Do movies on your TV look as if they had been filmed with a handheld camera? If so, it is caused by your TV’s motion smoothing system. Many people refer to it as the “soap opera” effect. Here is how to turn off motion smoothing.
Turn off your TV’s motion smoothing
TVs are designed to impress and sell in stores but your living room rarely has fluorescent lamps in the ceiling and you rarely have five other TVs standing next to it. After purchase, it can feel like a daunting task to tweak picture settings so let us offer a little guidance relating to motion.
The technology that modern TVs take advantage of to make video look buttery smooth goes by several names but many people prefer to call it “motion smoothing”. This system analyzes the video stream and calculates/inserts artificial frames to make video motion appear smoother. The side effect is that all 24fps movies and TV series tend to get an artificial look as if they had been filmed with a handheld camera. This is often referred to as the “soap opera” effect because soap operas are filmed at a higher frame rate than 24fps. In technical terms, the technology is called video interpolation or motion interpolation.
The motion smoothing system is on by default in TVs from almost all manufacturers; even TVs from manufacturers who claim to respect the filmmaker’s intent. Each manufacturer uses a different moniker and it also depends on your TV model and generation.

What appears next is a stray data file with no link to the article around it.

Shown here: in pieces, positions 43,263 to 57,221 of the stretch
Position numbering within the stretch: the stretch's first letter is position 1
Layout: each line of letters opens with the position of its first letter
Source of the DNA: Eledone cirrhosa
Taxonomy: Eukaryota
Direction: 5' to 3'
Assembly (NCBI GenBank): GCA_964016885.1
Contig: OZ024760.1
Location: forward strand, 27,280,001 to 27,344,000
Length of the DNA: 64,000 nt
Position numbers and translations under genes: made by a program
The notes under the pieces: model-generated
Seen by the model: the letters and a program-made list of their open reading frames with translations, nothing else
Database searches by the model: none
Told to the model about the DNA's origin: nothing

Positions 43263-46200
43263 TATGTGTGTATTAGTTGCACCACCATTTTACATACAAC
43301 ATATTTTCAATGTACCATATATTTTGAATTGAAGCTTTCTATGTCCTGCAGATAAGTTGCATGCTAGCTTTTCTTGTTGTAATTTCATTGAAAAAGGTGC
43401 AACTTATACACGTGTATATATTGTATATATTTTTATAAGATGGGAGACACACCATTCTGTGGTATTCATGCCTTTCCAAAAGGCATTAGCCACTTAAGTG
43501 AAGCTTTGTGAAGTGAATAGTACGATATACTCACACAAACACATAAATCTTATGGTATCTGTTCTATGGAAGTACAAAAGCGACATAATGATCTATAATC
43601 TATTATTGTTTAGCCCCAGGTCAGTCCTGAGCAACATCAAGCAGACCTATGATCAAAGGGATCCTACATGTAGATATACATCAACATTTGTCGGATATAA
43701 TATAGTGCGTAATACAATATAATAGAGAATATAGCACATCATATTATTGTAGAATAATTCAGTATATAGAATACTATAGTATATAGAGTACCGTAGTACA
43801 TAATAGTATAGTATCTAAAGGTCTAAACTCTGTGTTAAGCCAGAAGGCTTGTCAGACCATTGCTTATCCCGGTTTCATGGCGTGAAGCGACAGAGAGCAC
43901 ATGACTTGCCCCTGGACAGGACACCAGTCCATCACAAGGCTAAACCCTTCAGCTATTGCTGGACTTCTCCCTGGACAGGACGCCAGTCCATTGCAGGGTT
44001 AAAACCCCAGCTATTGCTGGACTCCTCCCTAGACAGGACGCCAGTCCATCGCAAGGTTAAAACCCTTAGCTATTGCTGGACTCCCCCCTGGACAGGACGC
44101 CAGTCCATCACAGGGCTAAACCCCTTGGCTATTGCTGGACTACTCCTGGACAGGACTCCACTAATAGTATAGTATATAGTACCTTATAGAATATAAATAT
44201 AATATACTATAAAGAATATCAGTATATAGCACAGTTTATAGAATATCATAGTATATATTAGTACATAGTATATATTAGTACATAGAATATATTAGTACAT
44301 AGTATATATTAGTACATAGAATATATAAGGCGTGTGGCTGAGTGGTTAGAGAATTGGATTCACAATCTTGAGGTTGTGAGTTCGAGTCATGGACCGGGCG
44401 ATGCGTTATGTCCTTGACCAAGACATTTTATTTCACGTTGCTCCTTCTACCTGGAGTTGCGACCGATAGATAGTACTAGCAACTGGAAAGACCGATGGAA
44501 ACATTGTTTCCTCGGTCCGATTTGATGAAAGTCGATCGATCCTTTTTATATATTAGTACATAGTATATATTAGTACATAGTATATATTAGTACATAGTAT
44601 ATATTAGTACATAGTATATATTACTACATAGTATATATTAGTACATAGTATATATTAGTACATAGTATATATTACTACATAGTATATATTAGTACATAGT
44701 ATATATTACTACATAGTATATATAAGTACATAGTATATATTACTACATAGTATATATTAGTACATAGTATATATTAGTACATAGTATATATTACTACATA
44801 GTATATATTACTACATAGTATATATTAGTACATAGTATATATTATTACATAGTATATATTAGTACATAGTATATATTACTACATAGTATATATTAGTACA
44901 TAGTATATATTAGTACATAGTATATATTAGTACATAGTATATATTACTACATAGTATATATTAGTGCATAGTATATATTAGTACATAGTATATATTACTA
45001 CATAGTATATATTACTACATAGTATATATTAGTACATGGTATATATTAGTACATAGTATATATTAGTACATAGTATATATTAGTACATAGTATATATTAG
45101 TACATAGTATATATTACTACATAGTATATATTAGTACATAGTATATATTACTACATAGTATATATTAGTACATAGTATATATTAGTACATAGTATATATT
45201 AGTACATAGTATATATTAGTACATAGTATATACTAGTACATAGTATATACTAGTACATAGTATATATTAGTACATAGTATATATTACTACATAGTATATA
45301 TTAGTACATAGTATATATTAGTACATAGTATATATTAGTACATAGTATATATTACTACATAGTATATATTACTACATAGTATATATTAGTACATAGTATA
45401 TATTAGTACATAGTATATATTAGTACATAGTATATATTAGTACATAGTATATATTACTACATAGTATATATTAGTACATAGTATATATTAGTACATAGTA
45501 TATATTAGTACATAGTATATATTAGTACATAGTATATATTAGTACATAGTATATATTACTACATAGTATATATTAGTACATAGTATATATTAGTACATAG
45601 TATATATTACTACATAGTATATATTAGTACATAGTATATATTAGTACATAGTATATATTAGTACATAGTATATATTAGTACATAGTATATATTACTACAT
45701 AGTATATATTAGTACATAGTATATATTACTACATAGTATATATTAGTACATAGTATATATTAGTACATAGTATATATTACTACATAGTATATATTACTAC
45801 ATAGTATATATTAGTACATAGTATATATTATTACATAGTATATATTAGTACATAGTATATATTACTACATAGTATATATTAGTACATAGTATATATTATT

Depending on your TV brand, here is what to look for:
Bang & Olufsen: TruMotion (Eclipse) – or in the service menu (older TVs)
Loewe: Digital Motion / Movie Mode
Panasonic: Intelligent Frame Creation
Philips: Digital/Perfect Natural Motion
Samsung: (Auto) Motion Plus
Sharp: Fine Motion / AquoMotion
TCL: Action smoothing
Toshiba: ClearScan / MEMC
Vizio: Smooth Motion Effect
You typically find these settings in the advanced picture settings menu. Click the menu / settings button on your TV remote control and navigate to the picture menu, then advanced settings.
Note that some motion interpolation systems consist of two components that can often be set individually. One is typically motion interpolation for 24fps content (movies and many TV series) that we recommend turning off. The other option often tries to reduce motion blur for 50/60Hz content, which some people may prefer for sports.
Why are TV manufacturers doing it? That is a long discussion with many facets that we cannot cover in full here but think of it as a culture clash. Most TV manufacturers see it as their role to “enhance” content rather than waiting for the content creators to embrace the higher-quality tools made available by new technology.